7 Reasons Why Your Homebrew Is Not Fermenting (And What To Do!)


If you have gone through all of the work on brew day only to worry because your homebrew is not fermenting then you are probably freaking out a little bit right now. Since I’ve definitely been in your shoes before, I thought it would be best to look at the reasons why your fermentation might have failed, what to do about it, and remind you that you might be overreacting!

Homebrew fermentation can fail if you didn’t use enough yeast, the yeast wasn’t healthy, the temperature of the wort is too low. Sometimes, a fermentation that appears to have failed could just be starting off slowly or became stuck for a variety of reasons.

To determine whether or not you have a failed fermentation or simply a slow and/or stuck one we will need to take a look at these 7 possible culprits. Read on to find out more about the reasons why your fermentation isn’t going perfectly.

What do you do if your homebrew isn’t fermenting?

First, calm down.

It’s pretty common for homebrewers, especially new ones, to freak out if they don’t see a lot of activity in their fermenter within 12 hours. While it’s definitely possible to have signs of a healthy, active fermentation within that time period, it certainly isn’t a given.

In fact, it could take up to 36 hours or so for signs of active fermentation to appear depending on variables such as yeast health, quantity, etc.

Let’s take a look at what I’ve found to be the seven most common reasons that your homebrew is fermenting slowly or not fermenting at all.

If you have considered these potential issues and it’s been longer than 36 hours, then it might be time to worry. Worst case scenario, you will just need to make an emergency trip to your homebrew store to pick up some new yeast. Plus, you’ll probably start picking up a couple of packets of dry yeast to have on hand in case it happens again!

You didn’t pitch enough yeast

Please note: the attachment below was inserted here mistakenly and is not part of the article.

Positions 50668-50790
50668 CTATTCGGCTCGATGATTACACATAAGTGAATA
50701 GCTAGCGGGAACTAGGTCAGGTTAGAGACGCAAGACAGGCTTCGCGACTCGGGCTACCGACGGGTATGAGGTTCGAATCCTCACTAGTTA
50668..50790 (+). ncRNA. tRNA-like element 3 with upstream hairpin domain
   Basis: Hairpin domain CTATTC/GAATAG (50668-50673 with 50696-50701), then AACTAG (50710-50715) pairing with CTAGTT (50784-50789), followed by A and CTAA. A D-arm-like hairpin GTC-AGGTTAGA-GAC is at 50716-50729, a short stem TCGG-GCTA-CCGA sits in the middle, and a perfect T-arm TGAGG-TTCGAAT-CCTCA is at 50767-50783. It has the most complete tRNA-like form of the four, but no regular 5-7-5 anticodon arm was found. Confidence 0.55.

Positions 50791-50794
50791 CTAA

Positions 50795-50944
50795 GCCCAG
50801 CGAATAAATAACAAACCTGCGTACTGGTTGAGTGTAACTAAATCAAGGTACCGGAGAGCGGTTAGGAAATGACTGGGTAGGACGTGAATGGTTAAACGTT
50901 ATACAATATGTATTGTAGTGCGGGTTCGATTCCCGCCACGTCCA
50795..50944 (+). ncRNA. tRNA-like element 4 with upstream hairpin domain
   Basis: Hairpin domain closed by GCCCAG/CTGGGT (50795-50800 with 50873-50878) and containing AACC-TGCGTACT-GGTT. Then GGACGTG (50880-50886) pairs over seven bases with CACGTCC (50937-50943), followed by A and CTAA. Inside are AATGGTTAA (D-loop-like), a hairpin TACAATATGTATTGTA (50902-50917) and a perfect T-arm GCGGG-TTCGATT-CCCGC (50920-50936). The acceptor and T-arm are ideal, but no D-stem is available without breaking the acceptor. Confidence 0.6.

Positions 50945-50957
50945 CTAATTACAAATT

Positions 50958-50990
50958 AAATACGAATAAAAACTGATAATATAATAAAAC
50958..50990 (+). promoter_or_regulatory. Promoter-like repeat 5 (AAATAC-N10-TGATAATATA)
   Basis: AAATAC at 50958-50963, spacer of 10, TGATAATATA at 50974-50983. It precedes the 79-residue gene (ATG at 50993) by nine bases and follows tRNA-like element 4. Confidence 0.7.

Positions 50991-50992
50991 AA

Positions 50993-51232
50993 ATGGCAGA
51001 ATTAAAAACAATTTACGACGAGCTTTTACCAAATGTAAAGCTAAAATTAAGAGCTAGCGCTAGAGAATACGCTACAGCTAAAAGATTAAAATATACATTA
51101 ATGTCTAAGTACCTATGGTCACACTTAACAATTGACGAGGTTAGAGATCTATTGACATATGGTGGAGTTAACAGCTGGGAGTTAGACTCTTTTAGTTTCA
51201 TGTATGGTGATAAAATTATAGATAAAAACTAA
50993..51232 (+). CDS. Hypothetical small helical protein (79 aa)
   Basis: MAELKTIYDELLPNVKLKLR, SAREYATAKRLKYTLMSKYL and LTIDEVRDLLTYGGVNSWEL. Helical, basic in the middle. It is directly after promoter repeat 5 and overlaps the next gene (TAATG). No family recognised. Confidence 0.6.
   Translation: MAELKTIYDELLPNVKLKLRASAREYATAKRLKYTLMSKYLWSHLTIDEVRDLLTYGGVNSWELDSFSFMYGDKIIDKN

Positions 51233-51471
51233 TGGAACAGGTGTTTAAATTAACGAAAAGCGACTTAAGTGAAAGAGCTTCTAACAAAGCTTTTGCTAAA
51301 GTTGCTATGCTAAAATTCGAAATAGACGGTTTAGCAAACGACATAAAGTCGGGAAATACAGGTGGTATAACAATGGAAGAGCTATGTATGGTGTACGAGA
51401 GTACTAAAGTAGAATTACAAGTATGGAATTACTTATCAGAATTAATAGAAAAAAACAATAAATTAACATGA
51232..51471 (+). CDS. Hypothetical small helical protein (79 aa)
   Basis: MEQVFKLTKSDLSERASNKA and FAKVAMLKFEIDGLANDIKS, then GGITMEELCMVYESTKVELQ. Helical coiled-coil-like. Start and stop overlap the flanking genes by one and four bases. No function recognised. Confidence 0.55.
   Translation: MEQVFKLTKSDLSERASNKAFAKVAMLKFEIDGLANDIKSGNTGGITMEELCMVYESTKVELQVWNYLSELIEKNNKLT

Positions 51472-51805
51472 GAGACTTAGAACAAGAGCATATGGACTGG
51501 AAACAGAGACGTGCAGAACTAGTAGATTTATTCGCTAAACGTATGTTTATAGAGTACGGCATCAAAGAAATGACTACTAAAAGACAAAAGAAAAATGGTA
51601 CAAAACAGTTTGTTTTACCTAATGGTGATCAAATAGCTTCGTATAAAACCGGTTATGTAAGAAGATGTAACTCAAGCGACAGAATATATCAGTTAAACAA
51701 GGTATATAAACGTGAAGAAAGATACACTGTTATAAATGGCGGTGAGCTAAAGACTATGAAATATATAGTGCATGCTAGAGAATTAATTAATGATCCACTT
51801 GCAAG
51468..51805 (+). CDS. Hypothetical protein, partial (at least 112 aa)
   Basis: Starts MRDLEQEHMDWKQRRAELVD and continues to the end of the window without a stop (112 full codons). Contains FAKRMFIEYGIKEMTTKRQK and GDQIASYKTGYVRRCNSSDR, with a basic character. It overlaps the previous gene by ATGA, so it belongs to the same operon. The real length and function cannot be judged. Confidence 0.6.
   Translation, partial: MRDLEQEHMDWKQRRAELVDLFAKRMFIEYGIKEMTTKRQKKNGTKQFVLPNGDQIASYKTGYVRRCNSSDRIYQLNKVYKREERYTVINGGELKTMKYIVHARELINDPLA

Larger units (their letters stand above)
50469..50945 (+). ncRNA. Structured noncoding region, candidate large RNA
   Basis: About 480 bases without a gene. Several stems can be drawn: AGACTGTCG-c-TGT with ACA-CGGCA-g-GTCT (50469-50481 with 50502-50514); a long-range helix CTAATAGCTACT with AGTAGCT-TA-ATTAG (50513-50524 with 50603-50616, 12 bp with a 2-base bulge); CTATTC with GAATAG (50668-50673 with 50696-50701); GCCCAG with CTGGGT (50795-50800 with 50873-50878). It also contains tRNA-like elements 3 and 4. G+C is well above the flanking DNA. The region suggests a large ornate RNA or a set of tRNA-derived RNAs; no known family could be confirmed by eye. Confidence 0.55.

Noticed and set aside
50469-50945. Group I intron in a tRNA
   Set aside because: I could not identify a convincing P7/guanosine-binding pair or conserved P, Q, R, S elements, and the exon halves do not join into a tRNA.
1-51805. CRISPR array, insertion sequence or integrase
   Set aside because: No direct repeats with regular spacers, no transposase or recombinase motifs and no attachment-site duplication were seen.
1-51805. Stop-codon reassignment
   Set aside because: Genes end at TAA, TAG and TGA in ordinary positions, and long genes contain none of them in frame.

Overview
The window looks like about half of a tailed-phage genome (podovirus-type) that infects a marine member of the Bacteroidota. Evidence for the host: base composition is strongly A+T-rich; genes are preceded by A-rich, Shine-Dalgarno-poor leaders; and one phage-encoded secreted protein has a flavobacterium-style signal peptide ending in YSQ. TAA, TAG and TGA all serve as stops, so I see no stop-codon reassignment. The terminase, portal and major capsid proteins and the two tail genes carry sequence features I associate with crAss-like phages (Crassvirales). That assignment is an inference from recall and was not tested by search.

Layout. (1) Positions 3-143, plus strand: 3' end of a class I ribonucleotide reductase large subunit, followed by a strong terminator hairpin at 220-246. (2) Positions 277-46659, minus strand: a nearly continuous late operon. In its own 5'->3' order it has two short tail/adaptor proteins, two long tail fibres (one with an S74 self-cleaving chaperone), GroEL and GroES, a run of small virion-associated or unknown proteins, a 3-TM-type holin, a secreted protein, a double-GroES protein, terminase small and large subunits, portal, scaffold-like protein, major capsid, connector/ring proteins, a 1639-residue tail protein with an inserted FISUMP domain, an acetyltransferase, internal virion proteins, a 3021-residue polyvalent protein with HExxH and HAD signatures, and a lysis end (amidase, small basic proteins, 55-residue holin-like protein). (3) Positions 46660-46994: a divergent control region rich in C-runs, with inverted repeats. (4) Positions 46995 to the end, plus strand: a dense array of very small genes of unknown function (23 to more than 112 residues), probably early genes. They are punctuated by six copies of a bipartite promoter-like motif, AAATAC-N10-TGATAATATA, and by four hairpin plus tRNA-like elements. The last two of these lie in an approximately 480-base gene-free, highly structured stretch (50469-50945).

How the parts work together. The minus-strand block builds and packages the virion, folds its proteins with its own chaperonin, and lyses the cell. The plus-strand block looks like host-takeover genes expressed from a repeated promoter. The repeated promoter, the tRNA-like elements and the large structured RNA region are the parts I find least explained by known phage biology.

This one is more common than you think.

Many beginner recipes simply come with a packet of dry brewer’s yeast and instruct you to simply throw it into the fermenter after the wort has been cooled. While this will usually get the job done, the yeast will definitely take much longer to get going because they have been in an inactive state for so long. They will need to absorb nutrients, water, and oxygen to prepare themselves for the fermentation process.

If you are in this boat, check the time. Your fermentation might not be active for the first 12 hours or so because of this delay.

You might also want to check your recipe here. Bigger beers, such as strong ales and barleywines benefit from a hefty amount of initial yeast being pitched because they have so much more fermentable material in the mix.

You didn’t make a yeast starter

Similar to the last reason, not making a yeast starter can cause a slow or failed fermentation. That’s because the two primary benefits of making a yeast starter are:

  • You know the yeast is alive and working because you will see activity in the starter
  • The yeast will have a headstart with oxygen, water, nutrients, and multiplication to tackle fermentation at a faster rate. Basically, you have healthier and more active yeast from the start

Not making a starter is not the end of the world, but without one, you might have to consider the fact that the yeast you used were no good. If they died, maybe during transportation if you ordered online, then you will waste a lot of time waiting for fermentation to start that was doomed from the beginning.

Hopefully, the lack of a starter just means things have been delayed. Continue to wait until the 36-hour mark.

After that point, you might want to run to the homebrew store and pick up some more yeast.

The temperature is too low

Depending on where you live and where you are storing your fermenter, this could be a HUGE factor in your fermentation.

Basically, different yeast strains work best within a specific temperature range. Typically, this is between 68-72°F. Check the packaging of the particular yeast that you used for your batch to see the recommended temperature range.

If you have sat your fermenter somewhere that is especially cold then you could be dramatically slowing down the pace of your fermentation or stalling it out altogether.